Sitting at the edge of the Bay of Quinte, a stone’s throw from renowned Prince Edward County, is charming Belleville, Ontario. When the now-defunct Grand Trunk Railroad was completed in 1856, this once-sleepy town along the Moira River began thriving as a lumber and farming industry hub. Over a century and a half later, while Belleville has retained some of its heritage, you’ll now find excellent restaurants and cafés, thriving arts and cool new small businesses. With a younger generation escaping city life and setting up shop in Belleville, so come the winds of change. And it contrasts well with the region’s rich history and blue-collar grit. Think Arcade Fire meets Stan Rogers.
While one can easily explore Belleville on foot, renting a bike (when weather permits) at Ideal Bike or Doug’s is the key to getting the most out of your visit (make sure to reserve ahead of time). There’s also the option to bring your own bike on board the train.
Belleville’s crown jewel and most iconic landmark is the Glanmore National Historic Site. This stately home-turned-museum is a bastion of the city’s—and the whole region’s—rich history. Its architecture is a quintessential example of the 19th century’s Second Empire style and its numerous rooms are filled top to bottom with relics and artifacts of the time, more than 20,000 of them. The décor is so regal and charmingly over-the-top that you’d think you’re walking through a scene from Downton Abbey.
Built for a wealthy local banker in 1883, four generations of the family resided at Glanmore before it was purchased in 1971 and restored to serve as Belleville’s Community Museum. Fun fact: it houses one of the most extraordinary collections of Victorian dog and animal paintings in the world, which alone is worth the visit.
Eating out in Belleville
More cultured but on the verge of becoming hangry, we headed into town in search of a meal. Walking down Front Street—Belleville’s main drag—we noticed a café bustling with activity. L’auberge de France is a French-style restaurant and café serving “the best croissants in the county”, according to locals. Baked fresh on Saturdays, by the time we got there they were unsurprisingly sold out, but we’ll know for next time! Instead, we opted for tasty fresh cut fries with homemade mayo and a delicious corn chowder with brioche French toast.
In the evening, we went to Boathouse Seafood Restaurant on South Front Street, which serves up some of the best seafood in all of Ontario. With live music in the background and a couple lagers from Ontario’s sustainable Beau’s Brewery, we tucked into pan-seared scallops wrapped in bacon on a bed of apricot horseradish sauce, followed by battered haddock soft tacos with purple cabbage mango ‘slaw and large crispy fried coconut shrimp. A nightcap at The Lark cocktail bar—where I went with the Equinox whiskey sour—was the perfect end to our day.
Haberdasheries and outfitting
A local institution in the realm of menswear, Tom Lafferty is the proprietor of the eponymous Lafferty’s Crossings, where you’ll find everything from made-to-measure suits to snappy jackets perfect for the crisp fall air. Their vast selection is just as impressive as their tailoring skills, which aren’t so easy to come by nowadays. And after several decades in business, you can trust them to make you look slick from head to toe.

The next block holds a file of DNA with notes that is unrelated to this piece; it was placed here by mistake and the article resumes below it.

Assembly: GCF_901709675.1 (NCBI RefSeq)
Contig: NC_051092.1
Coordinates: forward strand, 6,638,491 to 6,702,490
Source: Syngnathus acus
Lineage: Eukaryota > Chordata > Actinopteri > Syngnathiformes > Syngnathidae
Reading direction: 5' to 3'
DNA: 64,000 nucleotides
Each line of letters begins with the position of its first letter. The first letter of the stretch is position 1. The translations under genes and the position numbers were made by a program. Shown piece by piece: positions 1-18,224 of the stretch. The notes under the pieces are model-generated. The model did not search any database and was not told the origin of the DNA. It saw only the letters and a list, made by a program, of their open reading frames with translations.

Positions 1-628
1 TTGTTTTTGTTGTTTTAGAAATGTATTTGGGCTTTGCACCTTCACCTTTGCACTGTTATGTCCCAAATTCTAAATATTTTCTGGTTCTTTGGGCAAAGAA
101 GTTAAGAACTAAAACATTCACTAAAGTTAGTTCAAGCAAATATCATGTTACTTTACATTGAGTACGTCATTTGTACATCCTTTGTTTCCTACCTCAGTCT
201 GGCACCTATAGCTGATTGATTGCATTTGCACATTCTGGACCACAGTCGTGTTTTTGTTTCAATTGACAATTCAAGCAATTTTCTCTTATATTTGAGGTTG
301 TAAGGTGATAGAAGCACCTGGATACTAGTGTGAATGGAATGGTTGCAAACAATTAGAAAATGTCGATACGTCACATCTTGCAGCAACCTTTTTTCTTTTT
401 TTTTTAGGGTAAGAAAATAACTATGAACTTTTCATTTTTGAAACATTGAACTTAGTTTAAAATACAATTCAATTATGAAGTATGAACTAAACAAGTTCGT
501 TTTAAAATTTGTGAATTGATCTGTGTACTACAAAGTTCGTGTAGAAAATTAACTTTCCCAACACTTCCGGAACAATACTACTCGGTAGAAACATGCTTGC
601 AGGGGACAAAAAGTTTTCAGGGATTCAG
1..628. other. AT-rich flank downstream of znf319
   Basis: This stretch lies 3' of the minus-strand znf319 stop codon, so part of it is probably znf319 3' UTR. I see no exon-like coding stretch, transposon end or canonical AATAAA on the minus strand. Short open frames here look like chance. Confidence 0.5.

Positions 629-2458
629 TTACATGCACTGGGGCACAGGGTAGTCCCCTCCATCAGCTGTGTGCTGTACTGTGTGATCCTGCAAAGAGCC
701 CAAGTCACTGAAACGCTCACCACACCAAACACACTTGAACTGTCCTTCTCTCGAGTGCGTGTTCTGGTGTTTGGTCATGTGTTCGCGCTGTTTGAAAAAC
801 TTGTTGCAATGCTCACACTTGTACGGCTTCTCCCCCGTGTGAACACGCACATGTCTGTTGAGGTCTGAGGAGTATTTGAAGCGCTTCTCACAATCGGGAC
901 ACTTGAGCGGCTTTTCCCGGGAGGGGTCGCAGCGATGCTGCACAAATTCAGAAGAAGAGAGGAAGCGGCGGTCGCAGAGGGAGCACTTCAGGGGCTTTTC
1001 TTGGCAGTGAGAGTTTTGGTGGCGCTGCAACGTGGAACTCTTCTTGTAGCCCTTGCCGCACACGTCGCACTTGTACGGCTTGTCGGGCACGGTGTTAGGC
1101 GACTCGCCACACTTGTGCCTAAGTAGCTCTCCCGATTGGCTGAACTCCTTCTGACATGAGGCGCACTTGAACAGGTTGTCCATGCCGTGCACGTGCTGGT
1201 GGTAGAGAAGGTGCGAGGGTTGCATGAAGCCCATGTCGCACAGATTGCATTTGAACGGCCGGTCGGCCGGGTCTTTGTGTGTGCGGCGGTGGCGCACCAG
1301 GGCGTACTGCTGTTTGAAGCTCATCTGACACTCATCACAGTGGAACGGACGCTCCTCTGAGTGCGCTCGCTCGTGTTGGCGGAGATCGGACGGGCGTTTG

Ok, so you have your new outfit and you’re feeling pretty snazzy, the logical next step is to cross the street (literally) and drop into Park Provisioners Barbershop & Haberdashery, a one-stop-shop for anything a guy may need, including Redwing Boots—not easy to come by—and winter jackets from outfitters such as Fjällräven and Filson. After your fade haircut and shave, pick up one of their pocket colognes or some grooming products. Owner Kyle Thomson is looking at getting a liquor license to be able to offer Scotches and whiskeys of all kinds, so look out for that. Caution: You may walk out of there feeling like John Dillinger.
The Brake Room
If you find yourself jonesing for some quality java, I couldn’t recommend the The Brake Room on Dundas East enough. Not only can you get your coffee fix, but you can fix your bike. Connected to their café is a full-service bike repair shop. By the time we arrived a mere two minutes after they opened, we were at the back of a long line of patrons; always a good sign, and the latté was awesome.
Brunch in Belleville
What weekend trip would be complete without Sunday brunch? For that, Bourbon and Bean Handshake Society was a solid choice. Opened by a brother and sister duo just over a year ago, Bourbon and Bean has everything from tapas to whiskey tastings to live music on Fridays.
I opted for the Lady Benedict—a delicious toasty English muffin, smoked salmon and soft poached egg all drenched in a velvety dill Hollandaise. I coupled it with a ‘Morphing Mimosa’, because, why not!
Between the food, the people and the unique shops—not to mention all the places we didn’t have time to get to like the Corby Rose Garden and Meyers Pier—a return to Belleville is most definitely on the horizon.
Photos by Paul Molpeceres
4 thoughts on “Take a Break in Belleville, Ontario”
Hi Paul- great articulated article. I hope your next visit will include a visit to Belleville’s Premier Dining at Earl and Angelo’s Steakhouse and Seafood, nestled in our beautiful heritage Downtown Belleville across and just two buildings north from the City Hall.
Great article about Belleville on the Bay of Quinte. You state “ this once-sleepy town along the Saint Lawrence River”. The Saint Lawrence River is 80 kilometres to the east at Kingston.
Hi Gerry. You are absolutely correct. We went ahead and amended that phrase. Thanks for your input!
One day we will make it to Belleville